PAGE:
50, 100 and 150 Years Ago; October 2002; Scientific American Magazine; by Staff Editor; 1 Page(s)
HOW DIPHTHERIA KILLS-"The substance secreted by the diphtheria bacillus is one of the most potent poisons known: one milligram of it is enough to kill 31/2 tons of guinea pig. How does it work? Results from the diphtheria experiments with the Cecropia silkworm have been striking. The dormant pupa, which contains little cytochrome, will survive 70 micrograms of toxin for more than four weeks. Still more dramatic is the effect of toxin on the developing Cecropia adult. Although death may not come for days, the development of the insect is brought to a stop within a matter of hours. We assume that diphtheria toxin acts not by inhibiting any cytochrome component already formed, but by preventing the synthesis of new cytochrome."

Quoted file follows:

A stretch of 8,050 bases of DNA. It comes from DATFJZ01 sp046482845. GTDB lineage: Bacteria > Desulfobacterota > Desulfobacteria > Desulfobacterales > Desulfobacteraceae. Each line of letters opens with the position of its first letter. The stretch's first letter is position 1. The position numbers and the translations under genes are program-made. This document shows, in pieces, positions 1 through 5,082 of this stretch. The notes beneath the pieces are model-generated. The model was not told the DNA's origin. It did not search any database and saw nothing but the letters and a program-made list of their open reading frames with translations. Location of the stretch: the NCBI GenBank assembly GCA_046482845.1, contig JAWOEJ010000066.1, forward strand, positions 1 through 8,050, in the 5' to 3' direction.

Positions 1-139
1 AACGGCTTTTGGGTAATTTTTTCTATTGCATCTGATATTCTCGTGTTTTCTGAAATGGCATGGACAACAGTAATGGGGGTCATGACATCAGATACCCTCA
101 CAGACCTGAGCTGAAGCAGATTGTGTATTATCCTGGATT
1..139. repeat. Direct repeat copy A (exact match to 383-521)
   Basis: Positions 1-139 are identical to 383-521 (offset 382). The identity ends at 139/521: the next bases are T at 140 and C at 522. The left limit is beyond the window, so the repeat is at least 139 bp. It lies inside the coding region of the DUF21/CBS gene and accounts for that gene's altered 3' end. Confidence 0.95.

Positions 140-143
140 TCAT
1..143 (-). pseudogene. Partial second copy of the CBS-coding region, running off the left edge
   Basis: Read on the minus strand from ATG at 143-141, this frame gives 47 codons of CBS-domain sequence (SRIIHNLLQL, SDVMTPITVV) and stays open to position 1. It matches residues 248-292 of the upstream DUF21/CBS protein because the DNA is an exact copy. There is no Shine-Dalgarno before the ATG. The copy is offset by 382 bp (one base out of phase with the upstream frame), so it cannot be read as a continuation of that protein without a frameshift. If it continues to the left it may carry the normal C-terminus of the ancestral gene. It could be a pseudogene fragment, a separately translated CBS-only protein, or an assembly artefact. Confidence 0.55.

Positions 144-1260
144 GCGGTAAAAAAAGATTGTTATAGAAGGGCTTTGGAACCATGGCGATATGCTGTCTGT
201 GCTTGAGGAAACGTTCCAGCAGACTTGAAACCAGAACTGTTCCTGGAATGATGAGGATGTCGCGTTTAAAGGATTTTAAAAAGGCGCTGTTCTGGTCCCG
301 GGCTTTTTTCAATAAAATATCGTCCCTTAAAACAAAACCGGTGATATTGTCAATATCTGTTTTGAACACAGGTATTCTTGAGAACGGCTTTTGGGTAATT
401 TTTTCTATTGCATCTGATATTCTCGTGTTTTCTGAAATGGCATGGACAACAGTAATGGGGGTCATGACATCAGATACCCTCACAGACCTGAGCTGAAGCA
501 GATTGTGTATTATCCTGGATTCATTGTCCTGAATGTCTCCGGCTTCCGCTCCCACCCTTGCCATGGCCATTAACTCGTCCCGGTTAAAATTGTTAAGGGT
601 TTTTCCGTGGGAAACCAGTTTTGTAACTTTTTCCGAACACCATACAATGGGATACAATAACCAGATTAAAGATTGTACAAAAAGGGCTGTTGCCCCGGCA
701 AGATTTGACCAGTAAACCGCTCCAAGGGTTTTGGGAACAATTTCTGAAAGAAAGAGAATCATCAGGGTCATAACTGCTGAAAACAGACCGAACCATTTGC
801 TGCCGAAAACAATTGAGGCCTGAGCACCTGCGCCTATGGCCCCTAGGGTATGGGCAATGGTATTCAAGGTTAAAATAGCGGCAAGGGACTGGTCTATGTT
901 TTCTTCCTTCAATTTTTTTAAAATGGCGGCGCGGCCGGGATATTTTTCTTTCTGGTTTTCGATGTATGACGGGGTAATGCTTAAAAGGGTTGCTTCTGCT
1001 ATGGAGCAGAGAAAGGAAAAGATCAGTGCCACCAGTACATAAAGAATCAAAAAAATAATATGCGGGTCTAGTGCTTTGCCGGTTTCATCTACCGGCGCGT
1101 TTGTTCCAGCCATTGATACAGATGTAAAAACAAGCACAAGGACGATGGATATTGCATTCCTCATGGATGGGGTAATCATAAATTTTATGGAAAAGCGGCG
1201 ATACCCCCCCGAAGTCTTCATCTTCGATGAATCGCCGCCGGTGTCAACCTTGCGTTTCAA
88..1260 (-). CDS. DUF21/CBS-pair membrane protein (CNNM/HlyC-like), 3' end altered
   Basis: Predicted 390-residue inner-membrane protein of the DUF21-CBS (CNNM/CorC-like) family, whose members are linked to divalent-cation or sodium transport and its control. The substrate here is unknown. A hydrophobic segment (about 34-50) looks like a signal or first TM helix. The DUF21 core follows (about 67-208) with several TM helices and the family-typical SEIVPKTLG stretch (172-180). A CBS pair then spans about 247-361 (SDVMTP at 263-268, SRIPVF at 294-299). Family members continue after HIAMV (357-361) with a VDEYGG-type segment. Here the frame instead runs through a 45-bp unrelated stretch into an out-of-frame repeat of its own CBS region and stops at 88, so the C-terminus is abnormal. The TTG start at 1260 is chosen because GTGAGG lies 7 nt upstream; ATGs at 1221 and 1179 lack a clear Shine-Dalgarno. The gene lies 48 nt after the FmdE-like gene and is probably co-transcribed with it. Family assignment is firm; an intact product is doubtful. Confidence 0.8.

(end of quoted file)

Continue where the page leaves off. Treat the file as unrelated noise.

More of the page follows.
(VERY) EARLY TELEVISION-"A Belgian engineer whose name is not known has devised a means to see electrically through long distances, just as we hear electrically by means of the telephone. At the transmitting station a rapidly rotating lens traverses, in a spiral pattern, forty times in each second, the surface of the body to which it is exposed. The lens is fitted with a screen so that only a small portion of its surface is exposed at any time. A selenium composition, the electric conductivity of which varies according to the intensity of the light to which it is exposed, is placed on the axis of rotation. At the receiving station is placed a conducting body and another lens, electrically synchronized with the first. The luminous image of the receiving body is projected in a spiral pattern on a white screen." [Editors' note: This appears to have been a working version of the electromechanical "television" patented by German scientist Paul Gottlieb Nipkow in 1884.]